White on Rice bloggers turn backyard mess into ‘Bountiful’ garden
They found the home listing in the PennySaver, of all places. Todd Porter and Diane Cu barely glanced at the interior of the run-down three-bedroom, two-bathroom house when they arrived for a walk-through, and instead they headed straight to the sprawling backyard overgrown with brush and suffocated by a giant pine.
“We looked at each other and said, ‘This is it,’” Porter recalled.
The Costa Mesa backyard wasn’t neat or squared off like Southern California yards are supposed to be. Instead, the 11,000-square-foot lot was a jagged, oddly shaped U. It was perfect for the couple’s plans: To carve out a quiet oasis where they could live a garden-to-plate lifestyle.
They didn’t know it then, but that decision made a decade ago to grow what they eat and eat what they grow transformed not only that neglected backyard but their careers as well.
The couple — he a former restaurant manager from Oregon, she a Vietnamese immigrant with medical school aspirations — have since become professional food photographers. They also write the popular food and gardening blog White on Rice Couple, which started as a creative outlet to document their DIY backyard adventures.
The blog also led to their new cookbook, “Bountiful: Recipes Inspired by Our Garden.”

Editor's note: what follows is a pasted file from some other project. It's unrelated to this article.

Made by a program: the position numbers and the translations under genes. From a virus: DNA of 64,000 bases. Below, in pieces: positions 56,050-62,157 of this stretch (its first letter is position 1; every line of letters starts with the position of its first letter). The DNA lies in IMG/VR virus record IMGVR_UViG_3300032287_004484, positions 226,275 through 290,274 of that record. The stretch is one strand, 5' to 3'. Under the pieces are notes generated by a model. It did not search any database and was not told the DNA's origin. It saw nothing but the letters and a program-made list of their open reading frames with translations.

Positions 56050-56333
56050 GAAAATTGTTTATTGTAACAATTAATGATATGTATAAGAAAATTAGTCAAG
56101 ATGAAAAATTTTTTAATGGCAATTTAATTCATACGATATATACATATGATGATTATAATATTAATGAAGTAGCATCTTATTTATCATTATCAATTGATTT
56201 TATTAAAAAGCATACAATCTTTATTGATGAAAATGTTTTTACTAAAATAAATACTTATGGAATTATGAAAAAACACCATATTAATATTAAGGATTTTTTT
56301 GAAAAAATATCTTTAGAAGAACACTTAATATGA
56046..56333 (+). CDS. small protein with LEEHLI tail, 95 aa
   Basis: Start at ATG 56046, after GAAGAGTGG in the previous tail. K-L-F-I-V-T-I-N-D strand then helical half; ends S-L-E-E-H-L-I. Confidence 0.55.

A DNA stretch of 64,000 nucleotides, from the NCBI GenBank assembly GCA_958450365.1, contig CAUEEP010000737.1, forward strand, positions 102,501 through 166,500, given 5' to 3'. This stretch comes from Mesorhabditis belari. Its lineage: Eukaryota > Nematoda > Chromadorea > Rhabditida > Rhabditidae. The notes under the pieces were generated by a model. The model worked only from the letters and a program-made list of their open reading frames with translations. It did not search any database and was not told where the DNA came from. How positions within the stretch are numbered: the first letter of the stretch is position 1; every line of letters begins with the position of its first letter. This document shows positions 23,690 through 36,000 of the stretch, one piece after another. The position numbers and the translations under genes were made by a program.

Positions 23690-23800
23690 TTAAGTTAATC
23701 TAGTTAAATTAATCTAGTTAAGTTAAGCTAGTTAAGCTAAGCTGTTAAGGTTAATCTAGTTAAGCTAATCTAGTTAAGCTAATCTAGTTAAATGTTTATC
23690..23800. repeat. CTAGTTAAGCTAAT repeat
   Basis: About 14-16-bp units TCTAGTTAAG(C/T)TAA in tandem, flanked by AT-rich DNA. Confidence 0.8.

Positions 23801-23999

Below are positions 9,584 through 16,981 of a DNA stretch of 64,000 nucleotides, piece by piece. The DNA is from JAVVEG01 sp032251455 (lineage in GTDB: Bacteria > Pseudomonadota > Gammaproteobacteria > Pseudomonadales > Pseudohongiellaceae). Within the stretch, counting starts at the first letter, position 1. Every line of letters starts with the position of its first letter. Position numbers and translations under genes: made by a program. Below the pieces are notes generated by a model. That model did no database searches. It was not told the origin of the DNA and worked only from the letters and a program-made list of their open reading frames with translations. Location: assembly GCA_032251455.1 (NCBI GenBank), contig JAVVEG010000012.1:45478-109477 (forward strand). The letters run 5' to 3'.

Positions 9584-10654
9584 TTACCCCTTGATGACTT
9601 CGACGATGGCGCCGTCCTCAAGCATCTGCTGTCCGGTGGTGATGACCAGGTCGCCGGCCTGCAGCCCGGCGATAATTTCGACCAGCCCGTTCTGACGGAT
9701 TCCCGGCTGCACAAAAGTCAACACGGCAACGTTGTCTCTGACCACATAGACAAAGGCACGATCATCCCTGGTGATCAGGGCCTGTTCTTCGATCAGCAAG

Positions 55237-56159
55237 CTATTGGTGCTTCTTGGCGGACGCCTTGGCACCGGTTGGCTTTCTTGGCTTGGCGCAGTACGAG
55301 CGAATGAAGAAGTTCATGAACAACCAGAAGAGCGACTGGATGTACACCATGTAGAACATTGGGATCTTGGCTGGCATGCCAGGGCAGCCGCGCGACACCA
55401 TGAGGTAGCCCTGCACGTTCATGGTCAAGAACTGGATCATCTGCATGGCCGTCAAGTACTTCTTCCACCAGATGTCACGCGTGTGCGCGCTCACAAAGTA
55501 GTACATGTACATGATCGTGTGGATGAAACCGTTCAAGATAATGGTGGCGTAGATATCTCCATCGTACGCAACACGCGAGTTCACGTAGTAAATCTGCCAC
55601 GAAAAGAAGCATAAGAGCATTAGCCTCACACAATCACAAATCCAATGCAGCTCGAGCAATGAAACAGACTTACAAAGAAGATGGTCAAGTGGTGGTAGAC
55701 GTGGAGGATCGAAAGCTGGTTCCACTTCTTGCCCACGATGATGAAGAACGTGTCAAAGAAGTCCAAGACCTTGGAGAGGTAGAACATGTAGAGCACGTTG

“We weren’t looking for this career, it found us,” Cu said.
The couple regularly entertains, often hosting food bloggers from Los Angeles and Orange counties and beyond.
“What I love about it is getting involved in the process,” said Jaden Hair, the Steamy Kitchen food personality and cookbook author who recently visited from Florida. “You go into the yard and pick the herbs, the vegetables, and then come into the kitchen and help. Everything is so fresh. They make you feel like family.”
After much trial and error, the backyard has become a meditative collection of raised planters and garden beds, trellises and archways. Porter said he had to allow the flow of the yard to reveal itself, based partly on how people naturally gathered during parties. In the early planning stages, he used hoses as stand-ins for stone pathways and kept fruit trees in pots so he could shift the layout until it just seemed right.
In summer the garden has two dozen varieties of tomato plants and at least six kinds of chiles — a kind of instant salsa garden. This time of year, the harvest begins to shift toward beets, onions and turnips that should be ready for plucking in January and February. More than three dozen fruits trees and vines tend toward the exotic: three varieties of dragon fruit. Star and passion fruits. White peaches, Nectaplums, Pluots and pomegranate. Citrus trees abound: yuzu, Oroblanco, Satsuma, blood orange, Meyer and Eureka lemon, and Buddha’s hand.
The garden’s bounty dictates the menu, starting with cocktails dreamed up on the fly, accented with slivers of fruit still warm from the sun. The couple entertains at a weathered wooden table set out on the grass. Guests never leave empty-handed, taking home a handful of cherry tomatoes, a just-plucked plum — whatever is bursting with flavor at that moment.
“There’s something special about being able to grow what you eat and share it,” Cu said. One thing they cannot seem to grow? Avocados.
“We’ve killed off four trees,” Porter said. “We’re on our fifth one now.”
There’s no sense of frustration, however. Just a gardener’s curiosity.
“Anytime we’re struggling, we’re learning,” he said. “It’s a puzzle to solve.”